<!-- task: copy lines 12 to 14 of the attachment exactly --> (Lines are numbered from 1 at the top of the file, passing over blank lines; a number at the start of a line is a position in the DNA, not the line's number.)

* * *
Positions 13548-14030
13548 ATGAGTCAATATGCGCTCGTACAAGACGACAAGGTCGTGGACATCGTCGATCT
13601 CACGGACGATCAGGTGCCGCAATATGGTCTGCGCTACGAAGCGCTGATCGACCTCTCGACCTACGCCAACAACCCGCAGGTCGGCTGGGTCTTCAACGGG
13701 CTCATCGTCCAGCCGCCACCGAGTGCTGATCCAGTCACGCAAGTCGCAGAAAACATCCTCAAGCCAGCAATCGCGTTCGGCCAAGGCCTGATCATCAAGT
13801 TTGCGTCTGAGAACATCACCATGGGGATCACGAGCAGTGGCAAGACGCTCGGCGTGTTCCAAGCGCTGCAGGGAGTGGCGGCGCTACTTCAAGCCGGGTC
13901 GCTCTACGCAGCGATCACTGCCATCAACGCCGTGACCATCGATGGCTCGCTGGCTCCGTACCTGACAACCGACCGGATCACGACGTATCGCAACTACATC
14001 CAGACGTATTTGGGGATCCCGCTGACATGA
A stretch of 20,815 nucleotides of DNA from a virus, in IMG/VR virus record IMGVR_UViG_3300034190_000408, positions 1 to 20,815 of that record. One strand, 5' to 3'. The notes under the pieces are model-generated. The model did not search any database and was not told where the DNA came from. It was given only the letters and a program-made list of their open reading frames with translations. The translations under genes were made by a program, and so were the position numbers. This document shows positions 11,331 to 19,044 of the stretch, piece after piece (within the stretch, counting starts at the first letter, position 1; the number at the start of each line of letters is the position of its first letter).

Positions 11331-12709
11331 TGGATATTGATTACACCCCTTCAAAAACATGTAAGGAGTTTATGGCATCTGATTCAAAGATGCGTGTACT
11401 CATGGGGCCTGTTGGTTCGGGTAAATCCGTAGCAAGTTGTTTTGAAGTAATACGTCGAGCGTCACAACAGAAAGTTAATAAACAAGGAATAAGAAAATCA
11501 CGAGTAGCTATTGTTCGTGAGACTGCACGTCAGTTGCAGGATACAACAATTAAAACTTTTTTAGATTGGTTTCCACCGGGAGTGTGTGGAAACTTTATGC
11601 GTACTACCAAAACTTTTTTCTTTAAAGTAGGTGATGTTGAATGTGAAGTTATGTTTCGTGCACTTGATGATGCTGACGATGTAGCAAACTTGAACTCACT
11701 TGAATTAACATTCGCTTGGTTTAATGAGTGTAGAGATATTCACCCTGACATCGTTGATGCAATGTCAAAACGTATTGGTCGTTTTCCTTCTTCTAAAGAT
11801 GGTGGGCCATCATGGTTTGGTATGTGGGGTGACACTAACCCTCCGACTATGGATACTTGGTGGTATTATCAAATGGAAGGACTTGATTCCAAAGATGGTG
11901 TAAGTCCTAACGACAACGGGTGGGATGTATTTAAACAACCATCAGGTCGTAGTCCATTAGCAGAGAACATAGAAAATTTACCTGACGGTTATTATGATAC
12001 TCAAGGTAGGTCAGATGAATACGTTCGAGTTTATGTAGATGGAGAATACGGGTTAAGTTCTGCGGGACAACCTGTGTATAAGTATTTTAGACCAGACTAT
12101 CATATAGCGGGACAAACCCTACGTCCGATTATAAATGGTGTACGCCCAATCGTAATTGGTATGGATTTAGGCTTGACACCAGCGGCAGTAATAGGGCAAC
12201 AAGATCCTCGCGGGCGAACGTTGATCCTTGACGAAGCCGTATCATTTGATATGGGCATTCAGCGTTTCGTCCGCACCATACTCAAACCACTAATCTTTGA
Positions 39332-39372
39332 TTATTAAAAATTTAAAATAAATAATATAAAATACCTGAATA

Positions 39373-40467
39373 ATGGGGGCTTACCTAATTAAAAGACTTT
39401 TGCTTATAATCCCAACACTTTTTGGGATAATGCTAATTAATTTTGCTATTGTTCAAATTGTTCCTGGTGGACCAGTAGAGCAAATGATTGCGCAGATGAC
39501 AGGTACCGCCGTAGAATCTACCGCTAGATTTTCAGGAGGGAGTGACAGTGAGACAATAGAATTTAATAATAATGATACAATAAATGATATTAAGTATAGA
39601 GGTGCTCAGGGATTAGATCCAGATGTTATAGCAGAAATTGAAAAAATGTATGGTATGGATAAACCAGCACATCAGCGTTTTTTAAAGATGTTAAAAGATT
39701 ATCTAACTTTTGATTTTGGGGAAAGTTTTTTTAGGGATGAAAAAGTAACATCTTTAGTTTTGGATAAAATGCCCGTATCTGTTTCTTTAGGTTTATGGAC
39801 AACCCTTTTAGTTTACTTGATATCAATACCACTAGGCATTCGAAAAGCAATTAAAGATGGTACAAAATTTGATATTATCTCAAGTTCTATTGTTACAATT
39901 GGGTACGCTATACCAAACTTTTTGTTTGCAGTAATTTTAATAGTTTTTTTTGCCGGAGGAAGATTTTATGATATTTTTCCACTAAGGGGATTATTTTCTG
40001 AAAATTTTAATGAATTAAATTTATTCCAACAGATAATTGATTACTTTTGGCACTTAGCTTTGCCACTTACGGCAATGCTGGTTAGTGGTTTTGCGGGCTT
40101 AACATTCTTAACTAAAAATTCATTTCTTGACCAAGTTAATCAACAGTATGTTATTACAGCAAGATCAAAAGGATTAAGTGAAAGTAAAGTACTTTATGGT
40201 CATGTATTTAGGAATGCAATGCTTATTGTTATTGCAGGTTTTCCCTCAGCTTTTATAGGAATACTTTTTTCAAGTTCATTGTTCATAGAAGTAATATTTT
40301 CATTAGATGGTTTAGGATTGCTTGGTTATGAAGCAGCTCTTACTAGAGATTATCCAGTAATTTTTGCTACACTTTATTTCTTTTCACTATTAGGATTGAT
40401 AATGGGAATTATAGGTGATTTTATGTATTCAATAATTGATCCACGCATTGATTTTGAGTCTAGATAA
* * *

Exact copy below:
11501 CGAGTAGCTATTGTTCGTGAGACTGCACGTCAGTTGCAGGATACAACAATTAAAACTTTTTTAGATTGGTTTCCACCGGGAGTGTGTGGAAACTTTATGC
11601 GTACTACCAAAACTTTTTTCTTTAAAGTAGGTGATGTTGAATGTGAAGTTATGTTTCGTGCACTTGATGATGCTGACGATGTAGCAAACTTGAACTCACT
11701 TGAATTAACATTCGCTTGGTTTAATGAGTGTAGAGATATTCACCCTGACATCGTTGATGCAATGTCAAAACGTATTGGTCGTTTTCCTTCTTCTAAAGAT